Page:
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HIV11: Lipid Levels Are Higher among HIV+ People on ART, Immune Suppression May Play a Role

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People with HIV on suppressive antiretroviral therapy (ART) have "considerably higher" blood lipid levels relative to untreated individuals or those on less effective treatment, researchers reported at the 11th International Congress on Drug Therapy in HIV Infection (HIV11) last month in Glasgow. They also found that greater immune deficiency, as indicated by lowest-ever CD4 count, was associated with lipid elevations.

David Kamara fromUniversity College London and colleagues evaluated the effect of ART, HIV viral load, and immune suppression on blood levels of lipids among participants in the D:A:D (Data Collection on Adverse events of Anti-HIV Drugs) study.

The analysis included data from nearly 50,000 HIV positive D:A:D participants. Most (74%) were men, about half were white, and the median age was 38 years. About 60% were ART-experienced; 61% had been exposed to nucleoside/nucleotide reverse transcriptase inhibitors, 47% to protease inhibitors, and 29% to NNRTIs. The median current CD4 T-cell count was 400 cells/mm3 while the median nadir (lowest-ever) level was 240 cells/mm3. About 20% had a prior AIDS diagnosis.

The researchers looked at associations between first available total cholesterol, HDL "good" cholesterol, and triglyceride measurements after enrollment in the cohort, along with use of ART, viral load, and CD4 count measured at the same time.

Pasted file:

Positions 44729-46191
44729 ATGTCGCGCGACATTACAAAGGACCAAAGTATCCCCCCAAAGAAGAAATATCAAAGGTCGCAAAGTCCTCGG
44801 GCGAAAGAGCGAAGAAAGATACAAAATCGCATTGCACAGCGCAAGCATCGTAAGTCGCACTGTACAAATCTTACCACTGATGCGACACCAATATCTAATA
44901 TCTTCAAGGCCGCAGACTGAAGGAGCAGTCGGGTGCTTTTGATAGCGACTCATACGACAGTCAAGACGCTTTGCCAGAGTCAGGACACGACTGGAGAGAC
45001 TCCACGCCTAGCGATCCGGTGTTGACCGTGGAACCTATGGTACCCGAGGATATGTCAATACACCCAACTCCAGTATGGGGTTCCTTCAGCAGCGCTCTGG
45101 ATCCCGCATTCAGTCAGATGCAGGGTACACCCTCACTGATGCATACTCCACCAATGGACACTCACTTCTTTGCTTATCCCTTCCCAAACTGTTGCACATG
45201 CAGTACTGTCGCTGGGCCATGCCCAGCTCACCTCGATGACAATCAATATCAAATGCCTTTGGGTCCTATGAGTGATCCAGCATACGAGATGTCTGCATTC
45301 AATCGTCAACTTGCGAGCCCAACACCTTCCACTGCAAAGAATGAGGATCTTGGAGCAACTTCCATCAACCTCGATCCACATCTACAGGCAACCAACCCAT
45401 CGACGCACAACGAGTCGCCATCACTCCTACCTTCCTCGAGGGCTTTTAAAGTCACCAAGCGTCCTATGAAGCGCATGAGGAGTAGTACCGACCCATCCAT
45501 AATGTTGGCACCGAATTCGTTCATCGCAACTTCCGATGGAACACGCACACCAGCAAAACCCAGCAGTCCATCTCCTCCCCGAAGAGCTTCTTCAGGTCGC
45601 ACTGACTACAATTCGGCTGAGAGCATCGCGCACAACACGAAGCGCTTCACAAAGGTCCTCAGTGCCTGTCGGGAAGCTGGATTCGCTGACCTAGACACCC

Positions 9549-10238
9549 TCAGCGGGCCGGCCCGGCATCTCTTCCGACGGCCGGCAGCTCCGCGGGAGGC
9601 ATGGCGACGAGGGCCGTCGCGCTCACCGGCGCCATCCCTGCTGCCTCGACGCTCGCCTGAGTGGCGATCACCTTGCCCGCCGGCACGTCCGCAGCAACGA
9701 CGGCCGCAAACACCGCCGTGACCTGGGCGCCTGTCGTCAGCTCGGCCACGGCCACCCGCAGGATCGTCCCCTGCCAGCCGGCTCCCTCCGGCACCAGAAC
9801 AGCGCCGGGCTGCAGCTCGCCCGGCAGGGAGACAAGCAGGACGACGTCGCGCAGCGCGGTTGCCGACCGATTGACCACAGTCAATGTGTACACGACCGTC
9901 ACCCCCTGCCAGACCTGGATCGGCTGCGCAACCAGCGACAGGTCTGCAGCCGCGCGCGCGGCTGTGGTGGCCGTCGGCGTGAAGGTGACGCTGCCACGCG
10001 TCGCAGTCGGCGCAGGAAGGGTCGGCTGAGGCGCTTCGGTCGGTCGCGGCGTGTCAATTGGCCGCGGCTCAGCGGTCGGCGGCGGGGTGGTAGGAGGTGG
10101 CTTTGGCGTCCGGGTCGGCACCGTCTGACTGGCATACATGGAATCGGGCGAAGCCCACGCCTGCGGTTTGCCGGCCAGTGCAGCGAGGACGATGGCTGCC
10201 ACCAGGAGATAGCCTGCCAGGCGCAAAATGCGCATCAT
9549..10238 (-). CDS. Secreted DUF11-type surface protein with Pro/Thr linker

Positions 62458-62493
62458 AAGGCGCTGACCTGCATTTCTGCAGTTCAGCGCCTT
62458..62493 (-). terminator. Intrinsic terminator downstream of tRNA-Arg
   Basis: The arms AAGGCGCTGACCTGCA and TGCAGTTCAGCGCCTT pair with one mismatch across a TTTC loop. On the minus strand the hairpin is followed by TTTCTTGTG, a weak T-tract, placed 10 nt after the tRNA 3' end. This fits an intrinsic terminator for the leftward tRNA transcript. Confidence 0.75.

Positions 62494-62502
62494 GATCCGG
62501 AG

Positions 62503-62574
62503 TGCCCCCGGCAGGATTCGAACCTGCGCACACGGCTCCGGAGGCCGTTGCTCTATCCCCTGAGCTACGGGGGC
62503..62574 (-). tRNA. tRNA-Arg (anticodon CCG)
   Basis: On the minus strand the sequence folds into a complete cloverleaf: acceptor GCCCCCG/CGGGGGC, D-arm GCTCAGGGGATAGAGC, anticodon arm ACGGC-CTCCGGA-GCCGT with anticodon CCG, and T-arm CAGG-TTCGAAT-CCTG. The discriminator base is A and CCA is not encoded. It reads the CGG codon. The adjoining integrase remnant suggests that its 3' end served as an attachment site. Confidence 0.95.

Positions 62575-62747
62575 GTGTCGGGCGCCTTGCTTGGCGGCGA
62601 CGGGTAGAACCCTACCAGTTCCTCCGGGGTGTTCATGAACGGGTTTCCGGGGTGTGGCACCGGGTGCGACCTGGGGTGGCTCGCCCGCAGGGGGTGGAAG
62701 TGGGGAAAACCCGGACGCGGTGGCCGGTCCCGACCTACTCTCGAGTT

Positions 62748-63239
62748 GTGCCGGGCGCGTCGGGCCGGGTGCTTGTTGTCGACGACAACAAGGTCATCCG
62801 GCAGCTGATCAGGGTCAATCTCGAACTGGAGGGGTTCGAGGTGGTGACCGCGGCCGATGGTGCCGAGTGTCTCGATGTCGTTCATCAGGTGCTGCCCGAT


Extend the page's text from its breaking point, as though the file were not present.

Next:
ART and viral load were combined in the following categories: off ART with viral load >100,000 copies/mL; off ART with viral load <100,000 copies/mL; on ART with viral load >500 copies/mL; or on ART with viral load >500 copies/mL. Current and nadir CD4 counts were categorized as: <200, 200-349, 350-499, or >500 cells/mm3.

Results

  • 45,169 out of 49,734 D:A:D participants (91%) contributed a total cholesterolmeasurement; 44,322 (89%) a triglyceridemeasurement; and 38,604 (78%) a HDL measurement.
  • People on ART with suppressed viral load had higher levels of all 3 lipids than participants not on HIV treatment.
  • Non-suppressive ART was also associated with lower total cholesterol and HDL levels, though it had no effect on triglyceride levels.
  • Low current CD4 count was associated with lower levels of all lipids.
  • Low nadir CD4 count, however, was associated with higher total cholesterol and triglyceride levels.
  • Prior AIDS diagnosis was associated with higher total cholesterol and triglyceride levels, but lower HDL levels.

"Although specific drug classes were not considered, lipid levels are considerably higher in those on a suppressive ART regimen," the researchers concluded. "The higher total cholesterol/triglyceride and lower [HDL] levels seen among those with low nadir CD4 count and with a prior AIDS diagnosis suggests severe immunosuppression may be associated with dyslipidemia over the long-term."

12/14/12

Reference

D Kamara, C Sabin, P Reiss, et al. Impact of antiretroviral therapy (ART), immunosuppression and viraemia on lipid levels: the D:A:D study. 11th International Congress on Drug Therapy in HIV Infection (HIV11). Glasgow, November 11-15, 2012. Abstract P34.